This requirement applies to treated articles whether label claims are being made or not.

Q16. A container of pigment is treated with an antimicrobial preservative (A) for preservation of the pigment itself. Some of the pigment is later added to a can of paint for the purpose of colouring the paint. The paint is treated with an antimicrobial preservative (B) (in-can preservative) in order to protect the paint from deterioration. If this paint is then imported into Canada, does the antimicrobial preservative used in the pigment (A) need to be registered in Canada for that use?

In this example, antimicrobial preservative (A) used in the pigment would not require registration in Canada, as it was not intentionally added to the paint (the finished product for use, sale and distribution in Canada) to control a pest. The pigment was added for colouring the paint, not preservation of the paint. The antimicrobial preservative that would require registration in Canada would be antimicrobial preservative (B), the in-can preservative, that was added for protection of the paint (the finished product).

If the container of pigment was imported into canada (as a finished product) then antimicrobial preservative (A) would require registration in Canada as it was intentionally added to preserve the pigment.

Genearally speaking, for imported products the preservative that requires registration in Canada for that use, would be the preservative used to protect the finished product that is being imported into Canada.

Q17. A sofa has been treated in Canada with a material preservative to prevent growth of mould during shipping. Does the sofa require registration under the Pest Control Products Act?

The sofa has been treated with an antimicrobial preservative to protect the sofa itself from damage. The antimicrobial preservative used to treat the sofa would require registration in Canada; however, the sofa itself would not require registration.

The article acts as a delivery mechanism to deliver the pesticide:

Q18. A piece of clothing has been treated with an insecticide to repel mosquitoes and ticks. Is the clothing required to be registered?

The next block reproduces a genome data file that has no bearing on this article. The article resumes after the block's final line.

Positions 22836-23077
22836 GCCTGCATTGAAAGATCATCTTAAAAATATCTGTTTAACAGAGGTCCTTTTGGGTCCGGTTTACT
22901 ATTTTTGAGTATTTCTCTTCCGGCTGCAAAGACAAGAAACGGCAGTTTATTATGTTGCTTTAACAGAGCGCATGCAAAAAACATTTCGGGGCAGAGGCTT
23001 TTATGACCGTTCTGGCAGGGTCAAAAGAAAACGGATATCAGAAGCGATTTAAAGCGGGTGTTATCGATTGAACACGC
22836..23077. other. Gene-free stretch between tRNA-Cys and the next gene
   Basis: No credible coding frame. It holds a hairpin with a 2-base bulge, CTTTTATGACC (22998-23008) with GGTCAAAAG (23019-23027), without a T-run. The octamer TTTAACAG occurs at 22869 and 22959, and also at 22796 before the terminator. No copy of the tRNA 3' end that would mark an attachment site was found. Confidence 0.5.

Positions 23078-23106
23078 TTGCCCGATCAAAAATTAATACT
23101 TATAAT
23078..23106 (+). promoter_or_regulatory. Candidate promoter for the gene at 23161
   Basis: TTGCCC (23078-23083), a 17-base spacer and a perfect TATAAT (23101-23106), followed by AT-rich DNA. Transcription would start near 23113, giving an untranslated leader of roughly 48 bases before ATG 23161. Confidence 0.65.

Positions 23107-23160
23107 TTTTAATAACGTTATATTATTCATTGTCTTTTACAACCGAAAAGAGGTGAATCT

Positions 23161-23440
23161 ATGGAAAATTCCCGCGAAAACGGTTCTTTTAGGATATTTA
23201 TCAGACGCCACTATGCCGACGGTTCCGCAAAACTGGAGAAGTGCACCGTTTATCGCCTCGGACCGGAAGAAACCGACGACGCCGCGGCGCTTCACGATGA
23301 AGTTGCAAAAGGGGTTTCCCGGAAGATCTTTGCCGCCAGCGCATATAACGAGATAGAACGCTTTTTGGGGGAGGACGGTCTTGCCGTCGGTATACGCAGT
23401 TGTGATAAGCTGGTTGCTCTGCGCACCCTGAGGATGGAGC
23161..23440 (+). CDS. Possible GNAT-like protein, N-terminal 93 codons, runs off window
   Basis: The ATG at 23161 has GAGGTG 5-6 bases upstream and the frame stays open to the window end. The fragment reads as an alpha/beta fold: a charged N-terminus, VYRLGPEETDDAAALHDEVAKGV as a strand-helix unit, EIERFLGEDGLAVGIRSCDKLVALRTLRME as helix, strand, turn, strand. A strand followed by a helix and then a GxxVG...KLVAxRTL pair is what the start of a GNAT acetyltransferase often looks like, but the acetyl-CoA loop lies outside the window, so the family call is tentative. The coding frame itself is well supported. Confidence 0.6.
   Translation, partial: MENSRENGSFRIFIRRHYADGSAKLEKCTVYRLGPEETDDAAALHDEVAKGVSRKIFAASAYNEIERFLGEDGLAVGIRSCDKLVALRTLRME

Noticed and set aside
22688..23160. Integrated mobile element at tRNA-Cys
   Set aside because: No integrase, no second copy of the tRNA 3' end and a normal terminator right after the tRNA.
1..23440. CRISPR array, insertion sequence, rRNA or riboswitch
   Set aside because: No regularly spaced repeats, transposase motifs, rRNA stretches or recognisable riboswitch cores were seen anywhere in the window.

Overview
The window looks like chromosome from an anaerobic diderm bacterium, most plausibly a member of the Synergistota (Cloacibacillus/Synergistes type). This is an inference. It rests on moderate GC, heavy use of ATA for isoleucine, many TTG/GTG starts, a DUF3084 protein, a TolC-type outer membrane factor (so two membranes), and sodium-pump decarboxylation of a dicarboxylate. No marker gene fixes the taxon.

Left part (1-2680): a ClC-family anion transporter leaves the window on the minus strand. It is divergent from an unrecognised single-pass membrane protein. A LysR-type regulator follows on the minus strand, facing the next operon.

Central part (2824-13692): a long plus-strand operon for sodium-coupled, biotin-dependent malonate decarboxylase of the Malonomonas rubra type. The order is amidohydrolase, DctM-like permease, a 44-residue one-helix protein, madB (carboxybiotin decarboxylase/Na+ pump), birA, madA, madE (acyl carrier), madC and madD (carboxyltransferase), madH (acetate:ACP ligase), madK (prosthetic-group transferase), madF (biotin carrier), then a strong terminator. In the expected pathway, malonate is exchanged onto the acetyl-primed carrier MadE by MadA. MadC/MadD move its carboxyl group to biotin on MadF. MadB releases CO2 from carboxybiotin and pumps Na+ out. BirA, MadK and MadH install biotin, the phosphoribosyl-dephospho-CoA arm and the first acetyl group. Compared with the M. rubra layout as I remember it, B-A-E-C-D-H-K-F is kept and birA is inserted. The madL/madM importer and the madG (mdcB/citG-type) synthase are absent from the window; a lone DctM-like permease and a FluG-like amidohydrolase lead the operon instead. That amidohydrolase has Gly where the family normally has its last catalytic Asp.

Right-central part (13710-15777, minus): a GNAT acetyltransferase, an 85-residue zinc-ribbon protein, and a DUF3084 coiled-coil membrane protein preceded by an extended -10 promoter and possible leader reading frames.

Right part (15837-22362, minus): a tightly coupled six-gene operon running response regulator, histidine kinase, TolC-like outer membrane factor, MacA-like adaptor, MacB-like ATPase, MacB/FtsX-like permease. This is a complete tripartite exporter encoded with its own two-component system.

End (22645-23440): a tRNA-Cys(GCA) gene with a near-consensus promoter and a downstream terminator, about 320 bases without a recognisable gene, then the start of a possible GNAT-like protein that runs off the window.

The clothing has been treated with an insecticide to protect the person wearing the garment from mosquitoes and ticks. This is an example where the clothing is acting as a delivery mechanism for the insecticide and is providing protection to the person wearing the clothing. The insecticide and the article would each require registration under the Pest Control Products Act.

Q19. Does my registered treated article (for example, insecticide treated clothing) require a registration number on the product?

Yes, all treated articles that require registration of the product must include the registration number assigned to that product, on the product. In this example, the insecticide treated clothing would require a hangtag to display the registration number.

Q20. Do antimicrobial treated stickers or sheets used to protect products from microbes during shipping or storage require registration?

Yes, sheets or stickers that are treated with an antimicrobial preservative and placed with goods (for example, clothing, footwear, luggage) for the purpose of controlling odour-causing bacteria, mould and mildew require registration of the antimicrobial preservative and the sheet or sticker itself. In this case, the sheet or sticker acts as a delivery mechanism for the antimicrobial preservative, which is providing an external benefit to the goods, and not to the sheet or sticker itself.

Q21. Does landscape fabric treated with a herbicide require registration?

The landscape fabric has been treated with a herbicide to prevent weeds from growing. The fabric acts as a delivery mechanism for the herbicide. The fabric and the herbicide would both require registration under the Pest Control Products Act.